“To give legitimacy for uranium enrichment on the soil of [other] countries in the Middle East poses a danger to Israel,” he said.
The Likud party responded to Lapid’s remarks Thursday, saying “Prime Minister Benjamin Netanyahu brought four historic peace agreements that only strengthened the security and standing of the State of Israel, and that is what he will continue to do.”
Under his previous government, Netanyahu inked normalization deals with the United Arab Emirates, Bahrain and Morocco. Sudan also committed to forging ties, but that process has since stalled.
“It would be better for Lapid, who gave Hezbollah free Israeli gas reserves, not to preach to Prime Minister Netanyahu,” the statement read, referring to a deal that demarcated a maritime border between Israel and Lebanon that was signed under Lapid’s government in 2022.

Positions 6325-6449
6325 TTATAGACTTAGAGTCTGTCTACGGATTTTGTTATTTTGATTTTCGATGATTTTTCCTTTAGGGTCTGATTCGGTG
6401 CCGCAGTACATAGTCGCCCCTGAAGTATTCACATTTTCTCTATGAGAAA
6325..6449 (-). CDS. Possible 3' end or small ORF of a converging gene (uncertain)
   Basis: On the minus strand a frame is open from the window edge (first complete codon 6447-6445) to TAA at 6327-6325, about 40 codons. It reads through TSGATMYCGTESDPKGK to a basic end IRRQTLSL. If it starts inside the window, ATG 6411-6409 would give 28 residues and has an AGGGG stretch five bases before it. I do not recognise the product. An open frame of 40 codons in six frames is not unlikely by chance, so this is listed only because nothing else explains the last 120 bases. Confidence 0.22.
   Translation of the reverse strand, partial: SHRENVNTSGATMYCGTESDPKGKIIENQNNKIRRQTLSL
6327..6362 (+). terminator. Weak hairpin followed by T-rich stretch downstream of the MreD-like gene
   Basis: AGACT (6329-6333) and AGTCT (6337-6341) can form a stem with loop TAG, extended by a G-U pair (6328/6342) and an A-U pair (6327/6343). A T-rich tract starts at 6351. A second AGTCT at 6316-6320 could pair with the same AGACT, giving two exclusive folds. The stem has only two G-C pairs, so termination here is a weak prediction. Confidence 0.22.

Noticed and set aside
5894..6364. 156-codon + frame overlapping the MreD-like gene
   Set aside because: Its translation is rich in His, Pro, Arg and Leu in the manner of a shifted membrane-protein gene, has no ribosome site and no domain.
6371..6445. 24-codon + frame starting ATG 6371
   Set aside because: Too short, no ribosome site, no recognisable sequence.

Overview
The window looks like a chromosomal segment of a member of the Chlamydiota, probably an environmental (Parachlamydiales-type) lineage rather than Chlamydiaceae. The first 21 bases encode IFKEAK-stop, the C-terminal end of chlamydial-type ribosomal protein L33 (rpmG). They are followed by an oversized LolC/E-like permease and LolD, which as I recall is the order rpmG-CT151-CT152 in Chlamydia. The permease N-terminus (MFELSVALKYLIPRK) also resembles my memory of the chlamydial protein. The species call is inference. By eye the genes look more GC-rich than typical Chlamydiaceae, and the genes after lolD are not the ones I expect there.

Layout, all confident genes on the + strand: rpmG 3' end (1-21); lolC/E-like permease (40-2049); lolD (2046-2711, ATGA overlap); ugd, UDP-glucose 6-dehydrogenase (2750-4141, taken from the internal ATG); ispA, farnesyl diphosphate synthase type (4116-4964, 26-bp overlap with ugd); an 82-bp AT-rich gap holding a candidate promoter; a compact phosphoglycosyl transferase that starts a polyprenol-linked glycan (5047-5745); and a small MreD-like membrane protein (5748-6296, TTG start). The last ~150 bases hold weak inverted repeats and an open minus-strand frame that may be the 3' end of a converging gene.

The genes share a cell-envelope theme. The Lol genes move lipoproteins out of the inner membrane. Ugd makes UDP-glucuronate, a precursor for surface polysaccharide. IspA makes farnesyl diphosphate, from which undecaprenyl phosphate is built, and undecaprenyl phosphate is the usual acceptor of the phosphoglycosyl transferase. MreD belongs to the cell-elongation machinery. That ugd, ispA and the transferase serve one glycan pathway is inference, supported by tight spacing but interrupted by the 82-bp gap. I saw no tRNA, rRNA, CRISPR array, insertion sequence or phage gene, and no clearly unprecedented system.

After the WSJ report was released, both an Israeli official and the White House emphasized that there had been no major progress toward a deal.
Additionally, Saudi Crown Prince Mohammed bin Salman has reportedly told aides that he is not ready to fully normalize ties with Israel and is not eager to reach an agreement with the current hardline government under Netanyahu.
On July 27, The New York Times also reported that US President Joe Biden had yet to decide whether he would ultimately sign off on the maneuver but had still instructed his aides to try and reach a deal.
Saudi Arabia is seeking a NATO-like mutual security treaty that would obligate the US to come to its defense if the latter is attacked; a civilian nuclear program monitored and backed by the US; and the ability to purchase more advanced weaponry from Washington such as the Terminal High Altitude Area Defense (THAAD) antiballistic missile defense system, which could be used to combat Iran’s increasing missile arsenal, the NYT said, confirming previous reporting in The Times of Israel.